1. States/ Districts should monitor all cases under home isolation.
    2. The health status of those under home isolation should be monitored by the field staff/surveillance teams through personal visit along with a dedicated call centre to follow up the patients on daily basis.
    3. The clinical status of each case shall be recorded by the field staff/call centre (body temperature, pulse rate and oxygen saturation). The field staff will guide the patient on measuring these parameters and provide the instructions (for patients and their care givers). This mechanism to daily monitor those under home isolation shall be strictly adhered to.
    4. Details about patients under home isolation should also be updated on COVID-19 portal and facility app (with DSO as user). Senior State and District officials should monitor the records updation.
    5. A mechanism to shift patient in case of violation or need for treatment has to be established and implemented. Sufficient dedicated ambulances for the same shall be organised. Wide publicity for the same shall also be given to the community.
    6. All family members and close contacts shall be monitored and tested as per protocol by the field staff.


Press Statement dated 28.04.2021 by the Joint Platform of CITUs and Sectoral Federations and Associations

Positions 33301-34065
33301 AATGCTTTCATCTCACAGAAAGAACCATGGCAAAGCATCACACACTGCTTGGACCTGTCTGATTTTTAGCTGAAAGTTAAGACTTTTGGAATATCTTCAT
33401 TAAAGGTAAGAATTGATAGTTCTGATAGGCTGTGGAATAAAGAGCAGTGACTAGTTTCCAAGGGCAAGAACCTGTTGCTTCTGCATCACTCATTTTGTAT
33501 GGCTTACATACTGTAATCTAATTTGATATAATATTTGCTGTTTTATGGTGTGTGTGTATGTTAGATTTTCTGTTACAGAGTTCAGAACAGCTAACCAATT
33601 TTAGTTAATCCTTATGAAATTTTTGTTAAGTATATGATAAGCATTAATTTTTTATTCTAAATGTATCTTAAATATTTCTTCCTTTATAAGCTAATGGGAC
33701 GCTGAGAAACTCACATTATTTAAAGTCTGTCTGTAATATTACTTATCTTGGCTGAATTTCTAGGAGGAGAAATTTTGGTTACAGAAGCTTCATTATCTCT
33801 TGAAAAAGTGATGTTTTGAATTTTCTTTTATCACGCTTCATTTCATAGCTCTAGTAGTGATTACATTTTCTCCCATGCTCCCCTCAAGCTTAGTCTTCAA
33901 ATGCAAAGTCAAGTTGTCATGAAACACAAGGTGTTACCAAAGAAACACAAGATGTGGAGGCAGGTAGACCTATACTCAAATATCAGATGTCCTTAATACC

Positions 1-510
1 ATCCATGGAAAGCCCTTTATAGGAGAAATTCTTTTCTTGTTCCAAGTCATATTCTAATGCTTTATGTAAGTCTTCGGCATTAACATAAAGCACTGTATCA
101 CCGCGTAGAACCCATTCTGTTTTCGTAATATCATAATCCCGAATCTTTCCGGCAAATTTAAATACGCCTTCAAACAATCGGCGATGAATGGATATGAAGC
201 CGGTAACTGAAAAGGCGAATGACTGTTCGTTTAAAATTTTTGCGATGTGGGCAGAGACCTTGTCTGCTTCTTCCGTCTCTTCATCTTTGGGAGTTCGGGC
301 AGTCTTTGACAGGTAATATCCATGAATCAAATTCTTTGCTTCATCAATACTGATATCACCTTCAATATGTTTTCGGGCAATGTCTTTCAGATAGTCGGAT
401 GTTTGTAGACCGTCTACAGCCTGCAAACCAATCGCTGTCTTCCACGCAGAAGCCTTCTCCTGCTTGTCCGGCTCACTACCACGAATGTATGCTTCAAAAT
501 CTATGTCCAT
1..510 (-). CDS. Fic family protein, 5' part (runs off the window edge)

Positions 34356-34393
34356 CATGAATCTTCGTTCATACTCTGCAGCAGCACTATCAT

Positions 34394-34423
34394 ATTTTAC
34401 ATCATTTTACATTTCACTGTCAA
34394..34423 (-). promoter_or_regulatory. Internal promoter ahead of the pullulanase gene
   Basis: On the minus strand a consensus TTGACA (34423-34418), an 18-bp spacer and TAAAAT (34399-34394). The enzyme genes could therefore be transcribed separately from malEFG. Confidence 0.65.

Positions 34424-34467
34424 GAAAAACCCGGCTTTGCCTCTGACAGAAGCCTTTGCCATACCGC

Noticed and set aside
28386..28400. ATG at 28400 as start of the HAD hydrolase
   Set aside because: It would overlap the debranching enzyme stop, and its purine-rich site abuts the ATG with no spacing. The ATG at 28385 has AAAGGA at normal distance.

Trade Unions write to the Prime Minister

Deplore callous attitude of government in handling covid 19 crises

Calls for observing May Day Against the anti worker, anti farmer, anti people policies of the Government

The online meeting of Joint Platform of Central Trade Unions and Independent Sectoral Federations held on 28th April 2021 expressed grave concern at the cruel insensitivity of the Government at the centre in addressing and combating the second wave of the Covid Pandemic. The alarming country wide surge of this second wave of Covid has thrown the lives of the people, working people in particulars in total jeopardy. The daily infection count has already crossed 3 lakhs and is estimated to grow further in the coming days. Number of daily deaths too has surged. A substantial part of deaths are preventable, being caused due to non-availability of basic infrastructure, oxygen, hospital beds and essential medicines. The CTUs and Sectoral Federations/Associations have written to the Prime Minister(The letter attached)

In the midst of such grave humanitarian crisis, the Central government ridiculously draws satisfaction over overcoming the crisis under the leadership of Narendra Modi! The Union Finance Minister has made mindless self congratulatory statement that their programme of privatisation/disinvestment is on track and in progress!